Underlying disease

Mantle cell lymphoma (1)

Mantle cell lymphoma (MCL) is an aggressive mature B cell non-Hodgkin lymphoma, characterised by the presence of small to medium-sized CD5-positive B-cells with irregular nuclei. Most patients initially present with lymphadenopathy but the gastrointestinal tract can also be involved. Like some other lymphomas, most MCL cases have the t(11;14)(q13;q32) chromosomal translocation that results in overexpression of cyclin D1. Differential diagnosis from other non-Hodgkin lymphomas such as follicular lymphoma, marginal zone lymphoma and lymphoblastic lymphoma is based on immunophenotyping and immunohistochemistry. Environmental risk factors for MCL are not known but genetics probably plays an important role: In the United States, whites are at a higher risk than African-Americans and men are affected three times as frequently as women.

 

Classification of lymphoid tumours

Lymphomas are diverse, biologically complex neoplasms of the immune system and comprise approximately 4% of new cancers. Historically, several lymphoma classification schemes have been developed based exclusively on morphologic features but this limited approach has proved unreliable and immunophenotyping, by flow cytometry and/or immunohistochemistry, has emerged as a valuable addition to morphologic diagnosis. By combining light scatter characteristics, patterns of antigen expression and DNA content, flow cytometry provides information that is useful for making a diagnosis and subsequently assessing a prognosis.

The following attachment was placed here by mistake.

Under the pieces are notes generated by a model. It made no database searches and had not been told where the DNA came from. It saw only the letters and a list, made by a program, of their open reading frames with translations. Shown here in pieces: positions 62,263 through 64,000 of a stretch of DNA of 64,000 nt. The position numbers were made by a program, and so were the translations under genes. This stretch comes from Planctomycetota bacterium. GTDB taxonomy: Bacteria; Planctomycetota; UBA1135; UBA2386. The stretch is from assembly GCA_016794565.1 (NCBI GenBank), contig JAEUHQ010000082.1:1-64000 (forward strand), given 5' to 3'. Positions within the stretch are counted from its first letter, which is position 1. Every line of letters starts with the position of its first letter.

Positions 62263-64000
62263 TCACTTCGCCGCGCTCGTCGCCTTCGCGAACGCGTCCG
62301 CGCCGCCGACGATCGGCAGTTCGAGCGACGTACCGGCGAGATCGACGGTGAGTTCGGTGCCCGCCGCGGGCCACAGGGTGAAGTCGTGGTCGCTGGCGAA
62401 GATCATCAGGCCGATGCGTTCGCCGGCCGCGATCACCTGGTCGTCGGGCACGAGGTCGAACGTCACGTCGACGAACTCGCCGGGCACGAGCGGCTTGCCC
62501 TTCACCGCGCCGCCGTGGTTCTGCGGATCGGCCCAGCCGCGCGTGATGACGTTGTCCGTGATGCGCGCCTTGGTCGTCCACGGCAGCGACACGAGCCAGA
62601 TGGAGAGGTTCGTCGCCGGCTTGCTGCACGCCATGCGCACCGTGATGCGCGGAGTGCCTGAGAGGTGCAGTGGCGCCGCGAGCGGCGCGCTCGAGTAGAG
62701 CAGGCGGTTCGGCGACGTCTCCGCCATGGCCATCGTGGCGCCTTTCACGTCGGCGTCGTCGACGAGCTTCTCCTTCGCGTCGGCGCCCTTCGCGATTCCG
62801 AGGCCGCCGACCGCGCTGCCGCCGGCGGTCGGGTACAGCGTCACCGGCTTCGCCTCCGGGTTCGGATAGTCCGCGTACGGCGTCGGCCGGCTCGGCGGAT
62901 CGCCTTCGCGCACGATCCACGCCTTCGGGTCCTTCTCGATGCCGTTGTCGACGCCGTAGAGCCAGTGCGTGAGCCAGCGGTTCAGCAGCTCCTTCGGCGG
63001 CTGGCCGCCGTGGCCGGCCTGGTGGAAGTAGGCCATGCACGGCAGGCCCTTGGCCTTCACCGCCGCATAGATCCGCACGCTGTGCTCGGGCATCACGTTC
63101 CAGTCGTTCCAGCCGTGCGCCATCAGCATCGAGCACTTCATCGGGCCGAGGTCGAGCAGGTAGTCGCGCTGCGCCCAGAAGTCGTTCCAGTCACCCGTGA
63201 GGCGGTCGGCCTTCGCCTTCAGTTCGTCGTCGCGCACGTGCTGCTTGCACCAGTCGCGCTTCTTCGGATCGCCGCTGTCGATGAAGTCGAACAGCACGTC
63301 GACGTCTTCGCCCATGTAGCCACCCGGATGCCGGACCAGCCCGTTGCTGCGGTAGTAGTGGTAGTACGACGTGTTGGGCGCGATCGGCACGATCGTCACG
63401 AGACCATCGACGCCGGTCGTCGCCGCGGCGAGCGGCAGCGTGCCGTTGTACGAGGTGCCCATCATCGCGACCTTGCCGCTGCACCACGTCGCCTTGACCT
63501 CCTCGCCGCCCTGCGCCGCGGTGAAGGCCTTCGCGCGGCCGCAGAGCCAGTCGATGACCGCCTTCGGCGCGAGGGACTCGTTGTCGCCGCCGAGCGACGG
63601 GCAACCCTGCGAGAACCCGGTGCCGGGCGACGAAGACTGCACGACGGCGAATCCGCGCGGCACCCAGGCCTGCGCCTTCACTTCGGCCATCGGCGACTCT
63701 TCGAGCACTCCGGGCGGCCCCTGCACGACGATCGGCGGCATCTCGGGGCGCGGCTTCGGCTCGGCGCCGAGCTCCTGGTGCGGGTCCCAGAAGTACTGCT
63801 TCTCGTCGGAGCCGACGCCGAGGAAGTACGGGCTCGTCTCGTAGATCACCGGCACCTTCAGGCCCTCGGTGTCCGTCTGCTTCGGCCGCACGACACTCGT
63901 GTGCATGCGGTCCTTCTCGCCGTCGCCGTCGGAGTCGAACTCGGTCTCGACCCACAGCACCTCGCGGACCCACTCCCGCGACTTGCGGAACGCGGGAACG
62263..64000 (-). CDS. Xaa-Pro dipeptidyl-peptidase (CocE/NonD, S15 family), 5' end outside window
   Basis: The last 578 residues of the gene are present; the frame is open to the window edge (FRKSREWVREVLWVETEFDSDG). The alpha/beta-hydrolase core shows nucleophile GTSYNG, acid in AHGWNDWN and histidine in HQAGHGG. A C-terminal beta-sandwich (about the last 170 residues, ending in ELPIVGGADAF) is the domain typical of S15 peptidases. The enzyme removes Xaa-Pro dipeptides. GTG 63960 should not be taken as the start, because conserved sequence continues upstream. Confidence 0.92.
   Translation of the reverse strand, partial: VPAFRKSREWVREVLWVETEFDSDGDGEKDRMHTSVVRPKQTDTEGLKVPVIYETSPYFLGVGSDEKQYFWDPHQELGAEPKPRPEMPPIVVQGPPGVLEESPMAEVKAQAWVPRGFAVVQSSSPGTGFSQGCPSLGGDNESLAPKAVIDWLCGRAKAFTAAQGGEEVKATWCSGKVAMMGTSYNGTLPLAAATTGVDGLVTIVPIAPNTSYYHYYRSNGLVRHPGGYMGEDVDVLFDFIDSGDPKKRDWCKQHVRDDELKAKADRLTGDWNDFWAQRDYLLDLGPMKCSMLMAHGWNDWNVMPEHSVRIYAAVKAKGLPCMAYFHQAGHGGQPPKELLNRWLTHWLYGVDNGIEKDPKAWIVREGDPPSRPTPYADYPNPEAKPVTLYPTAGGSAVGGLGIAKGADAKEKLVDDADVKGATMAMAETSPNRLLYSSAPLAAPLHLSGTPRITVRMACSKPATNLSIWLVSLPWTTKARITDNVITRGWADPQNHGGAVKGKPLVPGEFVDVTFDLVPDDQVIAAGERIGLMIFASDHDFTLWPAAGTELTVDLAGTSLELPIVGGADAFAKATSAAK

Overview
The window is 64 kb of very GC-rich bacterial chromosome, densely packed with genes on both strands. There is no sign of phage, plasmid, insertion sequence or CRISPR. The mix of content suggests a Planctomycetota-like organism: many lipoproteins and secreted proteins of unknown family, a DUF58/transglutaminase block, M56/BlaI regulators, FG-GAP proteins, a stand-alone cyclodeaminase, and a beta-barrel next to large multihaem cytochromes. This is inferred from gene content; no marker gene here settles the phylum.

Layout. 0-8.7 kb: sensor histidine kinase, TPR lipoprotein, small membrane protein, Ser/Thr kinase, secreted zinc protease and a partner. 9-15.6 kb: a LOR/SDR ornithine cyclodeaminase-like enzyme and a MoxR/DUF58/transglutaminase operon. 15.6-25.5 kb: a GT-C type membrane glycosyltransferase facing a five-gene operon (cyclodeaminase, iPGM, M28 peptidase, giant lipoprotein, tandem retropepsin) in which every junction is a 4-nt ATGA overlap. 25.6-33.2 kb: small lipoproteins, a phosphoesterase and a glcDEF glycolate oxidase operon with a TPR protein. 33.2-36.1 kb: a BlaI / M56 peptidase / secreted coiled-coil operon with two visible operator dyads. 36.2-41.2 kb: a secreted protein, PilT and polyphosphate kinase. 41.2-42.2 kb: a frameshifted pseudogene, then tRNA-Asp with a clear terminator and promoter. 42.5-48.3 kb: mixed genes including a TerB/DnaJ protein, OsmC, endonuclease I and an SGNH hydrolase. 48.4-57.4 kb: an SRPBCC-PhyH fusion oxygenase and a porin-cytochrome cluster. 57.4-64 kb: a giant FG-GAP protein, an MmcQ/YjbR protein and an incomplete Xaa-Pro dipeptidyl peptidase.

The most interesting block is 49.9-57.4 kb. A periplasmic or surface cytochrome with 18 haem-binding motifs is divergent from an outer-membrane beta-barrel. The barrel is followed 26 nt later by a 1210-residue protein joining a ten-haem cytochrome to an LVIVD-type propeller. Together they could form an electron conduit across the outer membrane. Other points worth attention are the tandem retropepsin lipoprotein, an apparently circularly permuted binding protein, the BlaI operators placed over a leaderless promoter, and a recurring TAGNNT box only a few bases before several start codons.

Lymphocytes (2)

To fully understand the pathophysiology of lymphomas, understanding of normal lymphocyte morphology and activity is necessary.

 

Morphological classification

Small lymphocytes: these cells are 7-10µm in diameter with a uniform, round, intensely stained, condensed nucleus and only a thin rim of agranular cytoplasm containing a few ribosomes and organelles. In healthy individuals, the great majority of small lymphocytes are resting in the G0 phase of the cell cycle.

Large granular lymphocytes: these cells, which comprise 5-10% of total peripheral leucocytes, are approximately 20µm in diameter and possess granular cytoplasm.

 

Immunological classification